In 1st event after 6 horses died, Stampede chuckwagons return with new safety measures


Chuckwagon races are well underway at the “Greatest Outdoor Show on Earth,” and organizers say they’ve implemented new measures intended to boost the safety of the event.

Calgary Stampede spokesperson Kristina Barnes said the most obvious change will be on the track in the number of wagons. 

In previous years, four wagons would compete in each heat — that’s been decreased to three wagons this year.

“That’s the one thing people will notice as they’re watching from the stands and on television,” Barnes said.

Custom-built delineator arms have also been added to the track to create a buffer between the wagons and the rails.

“In the past, people would’ve seen some pylons out on the track. So we’ve replaced those with these arms that slide out for the races,” Barnes said.

“If there is contact between them and a wagon, they are made to swing back and break on the side of the rail. So not a trip hazard, but just to create that extra space on the track.”

Stampede spokesperson Kristina Barnes stands next to new custom-built delineator arms, intended to create a safety zone on the track. (Marc-Antoine Leblanc/Radio-Canada)

The Rangeland Derby chuckwagon races return to this year’s Stampede after missing the past two years — in 2020, after the entire Stampede was cancelled due to the COVID-19 pandemic, and in 2021, as organizers cited safety issues.

The chuckwagons have long been controversial among animal rights groups in Canada and the United States.

In 2019, the last time the derby was held, six horses died. That matched the second deadliest toll in the Stampede’s history.

The return of the event led some animal rights groups to push back.

When Kevin Costner was announced as parade marshal for this year’s Stampede, the People for the Ethical Treatment of Animals, or PETA, called on him to step away, citing the event’s history that reportedly includes the deaths of more than 70 horses over the years. 

“Reducing a few of the dangerous aspects of the race is like cutting only one ear off a dog instead of two. It’s better than nothing but not good enough,” PETA said in an emailed statement on Tuesday. 

“The only way to stop horses from being hurt and from dying is to stop using them, and PETA joins every animal protection organization under the sun, and kind people across Canada, who want these reckless, barbaric races simply to end.”

The Stampede has repeatedly said the safety of animals and people is its No. 1 priority.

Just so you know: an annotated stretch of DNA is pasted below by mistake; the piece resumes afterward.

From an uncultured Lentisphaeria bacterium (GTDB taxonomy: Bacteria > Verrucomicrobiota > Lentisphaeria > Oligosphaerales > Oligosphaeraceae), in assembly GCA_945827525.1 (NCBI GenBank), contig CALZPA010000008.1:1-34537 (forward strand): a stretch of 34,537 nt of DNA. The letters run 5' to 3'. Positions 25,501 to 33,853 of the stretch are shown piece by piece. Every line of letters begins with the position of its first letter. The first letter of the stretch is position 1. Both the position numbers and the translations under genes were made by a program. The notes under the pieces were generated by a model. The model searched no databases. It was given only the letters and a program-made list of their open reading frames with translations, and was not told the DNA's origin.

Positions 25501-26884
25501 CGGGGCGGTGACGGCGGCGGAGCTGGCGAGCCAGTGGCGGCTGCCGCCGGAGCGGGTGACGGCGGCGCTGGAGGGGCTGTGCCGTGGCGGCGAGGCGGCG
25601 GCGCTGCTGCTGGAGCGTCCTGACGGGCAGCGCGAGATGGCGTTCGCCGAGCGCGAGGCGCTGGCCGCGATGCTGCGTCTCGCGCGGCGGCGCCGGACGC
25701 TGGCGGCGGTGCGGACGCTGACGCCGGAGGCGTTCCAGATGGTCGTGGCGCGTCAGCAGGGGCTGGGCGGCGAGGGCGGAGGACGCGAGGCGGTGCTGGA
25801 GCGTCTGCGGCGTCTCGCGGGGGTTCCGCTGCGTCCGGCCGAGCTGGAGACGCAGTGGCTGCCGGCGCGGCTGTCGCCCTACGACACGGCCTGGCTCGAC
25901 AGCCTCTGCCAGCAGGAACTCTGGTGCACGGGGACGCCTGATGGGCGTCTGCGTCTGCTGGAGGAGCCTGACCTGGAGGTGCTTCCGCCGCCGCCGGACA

“As always, we welcome PETA for a direct discussion regarding our animal care practices,” it previously told CBC News in an email.

Drivers happy to be back

Kris Molle, a professional chuckwagon driver, said he’s excited to be back at the Calgary Stampede, even despite the changes.

“It’s definitely more exciting with four wagons, but it’s definitely going to be more room on the track to manoeuvre,” Molle said. “For safety reasons is the reason why they did it. So try it this year is all we can do.”

Molle said that in his view, chuckwagon races are no different than any sport when it comes to safety.

“You have your incidents. We have to take the precautions necessary to continue to improve to get better and safer. That’s with any sport,” he said.

Professional chuckwagon driver Kris Molle says he expects the Rangeland Derby will still be a good show even with recent changes intended to increase the safety of the event. (Marc-Antoine Leblanc/Radio-Canada)

The Stampede said it is undertaking an effort to do enhanced veterinary inspections, and pointed to ongoing studies at the University of Calgary focused on chuckwagon races.

Researchers at the university are trying to find ways to reduce the chance of horse injuries by studying track conditions and how they impact the hooves and bones of horses while galloping at full speed. Sensors were placed on horses’ hooves, cannon bones and radiuses using saddles fitted with devices to measure data.

Dr. Renaud Léguillette, a veterinary medicine professor at the university, told CBC’s The Homestretch that harder dirt is tougher on bones and joints while softer tracks are harder on tendons and ligaments.

Calgary’s weather changes on a frequent basis, Léguillette said, and that will change conditions. 

“I’m really confident that even by next year they will probably do some changes and at least monitor, you know, the hardness of the track and apply some changes on the track as needed,” Léguillette said.

The races this year are scheduled to take place over nine heats per night. Twenty-seven drivers are competing for prize money, along with their 162 horses.

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